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I had a smart (but non-technical) user ask me today:

Why did they pick 192.168.. for a private network address?

The only answer I could come up with is because 192 = 11000000 in binary. And 168 is 10101000 in binary. Both of which are kind of cool looking.

Is there a real historical reason for that particular choice of numbers? Why not 127.127..? Or 128.128..?

Similar question for 10.0.0.0 and 172.16.0.0

Thanks!

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the way you look at it, all binaries will look good :) 101000 1000100 1000010 –  Devrim Sep 10 '09 at 15:03

4 Answers 4

It appears they where selected by IANA simply because they where unused. The earliest mention I can find in an RFC is 1597. Also see rfc 1627. Both rfc have been obsoleted by rfc 1918

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127.0.0.0/8 is a lookback subnet and thus cannot be used as a network spread around multiple machines. Similar applies to 128.x.x.x and other subnets which afaik are predefined by IANA to fall into the a, b, or c class of subnets based on their prefixes. This is probably the cause why 10.x.x.x, 192.168.x.x, etc are so wide spread - because they fall into different subnet classes. The numbers itself then were not chosen for a specific reason, they were simply unassigned or previously reserved as Zoredache already answered.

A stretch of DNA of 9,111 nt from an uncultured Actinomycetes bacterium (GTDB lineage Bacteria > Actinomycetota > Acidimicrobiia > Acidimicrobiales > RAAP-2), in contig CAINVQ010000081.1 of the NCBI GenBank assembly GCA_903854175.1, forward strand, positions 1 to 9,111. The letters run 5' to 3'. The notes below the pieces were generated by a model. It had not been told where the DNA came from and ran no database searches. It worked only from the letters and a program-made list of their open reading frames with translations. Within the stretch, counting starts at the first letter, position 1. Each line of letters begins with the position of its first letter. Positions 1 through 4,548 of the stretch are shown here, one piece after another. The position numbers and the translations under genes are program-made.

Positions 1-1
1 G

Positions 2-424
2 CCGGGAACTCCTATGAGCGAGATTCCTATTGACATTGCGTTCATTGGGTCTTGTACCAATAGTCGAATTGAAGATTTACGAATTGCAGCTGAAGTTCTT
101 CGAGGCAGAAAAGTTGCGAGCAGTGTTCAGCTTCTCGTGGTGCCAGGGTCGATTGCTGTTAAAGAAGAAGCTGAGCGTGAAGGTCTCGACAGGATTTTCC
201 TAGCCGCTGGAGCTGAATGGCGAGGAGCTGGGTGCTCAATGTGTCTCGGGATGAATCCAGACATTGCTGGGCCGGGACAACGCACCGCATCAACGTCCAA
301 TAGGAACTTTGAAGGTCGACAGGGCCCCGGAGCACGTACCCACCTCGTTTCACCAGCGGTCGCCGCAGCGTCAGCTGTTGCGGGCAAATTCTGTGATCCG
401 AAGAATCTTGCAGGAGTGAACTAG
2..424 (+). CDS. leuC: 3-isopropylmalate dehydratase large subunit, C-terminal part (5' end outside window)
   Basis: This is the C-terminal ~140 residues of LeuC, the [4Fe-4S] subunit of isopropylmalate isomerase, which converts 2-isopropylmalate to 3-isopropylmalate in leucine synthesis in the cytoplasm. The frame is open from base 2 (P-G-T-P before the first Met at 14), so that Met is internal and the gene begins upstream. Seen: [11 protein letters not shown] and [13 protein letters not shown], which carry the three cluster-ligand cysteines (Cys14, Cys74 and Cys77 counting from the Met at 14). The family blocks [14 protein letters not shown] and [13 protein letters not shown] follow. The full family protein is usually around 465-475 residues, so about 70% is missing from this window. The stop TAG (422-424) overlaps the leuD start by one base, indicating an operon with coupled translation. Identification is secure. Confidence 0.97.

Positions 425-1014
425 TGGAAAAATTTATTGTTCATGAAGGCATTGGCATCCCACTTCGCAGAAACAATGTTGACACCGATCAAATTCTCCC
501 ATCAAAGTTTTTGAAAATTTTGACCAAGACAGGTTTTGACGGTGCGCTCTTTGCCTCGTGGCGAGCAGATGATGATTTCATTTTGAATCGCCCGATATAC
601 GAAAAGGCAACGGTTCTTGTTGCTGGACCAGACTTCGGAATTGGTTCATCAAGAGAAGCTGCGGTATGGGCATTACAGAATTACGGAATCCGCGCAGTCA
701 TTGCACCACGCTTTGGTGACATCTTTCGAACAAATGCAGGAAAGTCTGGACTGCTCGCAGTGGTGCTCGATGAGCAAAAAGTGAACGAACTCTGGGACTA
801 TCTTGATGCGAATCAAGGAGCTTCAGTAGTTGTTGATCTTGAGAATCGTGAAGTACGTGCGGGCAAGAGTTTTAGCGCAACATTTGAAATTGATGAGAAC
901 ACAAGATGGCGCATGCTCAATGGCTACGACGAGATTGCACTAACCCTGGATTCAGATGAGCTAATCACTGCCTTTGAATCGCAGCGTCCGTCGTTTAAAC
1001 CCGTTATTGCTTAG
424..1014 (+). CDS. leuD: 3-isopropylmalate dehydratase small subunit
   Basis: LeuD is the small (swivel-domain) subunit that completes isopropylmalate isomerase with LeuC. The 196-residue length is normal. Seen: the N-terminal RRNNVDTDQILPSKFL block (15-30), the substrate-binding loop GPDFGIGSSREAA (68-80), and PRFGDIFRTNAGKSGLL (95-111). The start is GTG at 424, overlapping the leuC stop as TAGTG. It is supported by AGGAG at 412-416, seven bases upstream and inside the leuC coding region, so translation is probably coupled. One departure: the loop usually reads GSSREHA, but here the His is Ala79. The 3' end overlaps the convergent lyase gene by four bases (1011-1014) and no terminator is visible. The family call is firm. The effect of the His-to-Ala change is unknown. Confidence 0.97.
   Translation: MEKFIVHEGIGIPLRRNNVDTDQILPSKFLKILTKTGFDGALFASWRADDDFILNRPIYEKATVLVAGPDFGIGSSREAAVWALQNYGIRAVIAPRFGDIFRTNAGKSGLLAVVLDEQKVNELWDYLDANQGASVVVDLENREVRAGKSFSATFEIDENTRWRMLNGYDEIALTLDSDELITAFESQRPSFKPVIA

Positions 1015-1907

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Before classless networks were invented, it was decided to make three ranges of private addressing space. These were:

  • Class A: 10/8 (the old ARPA reservation)
  • Class B: 172.16/12 (one of the first available class Bs)
  • Class C: 192.168/16 (one of the first available class Cs)

There are:

  • 1 Class A private prefixes (16.7 million addresses)
  • 16 Class B privates (65536 addresses each, totalling ~1 million addresses)
  • 256 Class C privates (256 addresses each, totalling 65536 addresses)

It is important to note that "Classes" haven't existed since 1994, and these days we use CIDR, which has a variable length subnet mask.

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I forwarded the question to the internet-history mailing list and Craig Partridge, chief scientist at BBN, said:

10.0.0.0 is easy. For folks who needed LARGE private networks the only large space available by the early 1990s was the old ARPANET network number (the ARPANET was net 10 and was decommissioned around 1991).

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